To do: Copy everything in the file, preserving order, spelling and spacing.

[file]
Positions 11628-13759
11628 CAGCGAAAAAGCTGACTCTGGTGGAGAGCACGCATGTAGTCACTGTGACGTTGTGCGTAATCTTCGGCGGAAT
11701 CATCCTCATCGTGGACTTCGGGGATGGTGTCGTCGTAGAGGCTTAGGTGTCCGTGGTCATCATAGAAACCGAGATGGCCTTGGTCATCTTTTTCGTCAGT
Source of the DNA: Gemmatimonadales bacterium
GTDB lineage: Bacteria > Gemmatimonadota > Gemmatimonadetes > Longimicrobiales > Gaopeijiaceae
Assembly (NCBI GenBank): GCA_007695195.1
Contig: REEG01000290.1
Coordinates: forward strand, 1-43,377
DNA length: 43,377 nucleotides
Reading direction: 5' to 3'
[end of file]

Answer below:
Positions 11628-13759
11628 CAGCGAAAAAGCTGACTCTGGTGGAGAGCACGCATGTAGTCACTGTGACGTTGTGCGTAATCTTCGGCGGAAT
11701 CATCCTCATCGTGGACTTCGGGGATGGTGTCGTCGTAGAGGCTTAGGTGTCCGTGGTCATCATAGAAACCGAGATGGCCTTGGTCATCTTTTTCGTCAGT
Source of the DNA: Gemmatimonadales bacterium
GTDB lineage: Bacteria > Gemmatimonadota > Gemmatimonadetes > Longimicrobiales > Gaopeijiaceae
Assembly (NCBI GenBank): GCA_007695195.1
Contig: REEG01000290.1
Coordinates: forward strand, 1-43,377
DNA length: 43,377 nucleotides
Reading direction: 5' to 3'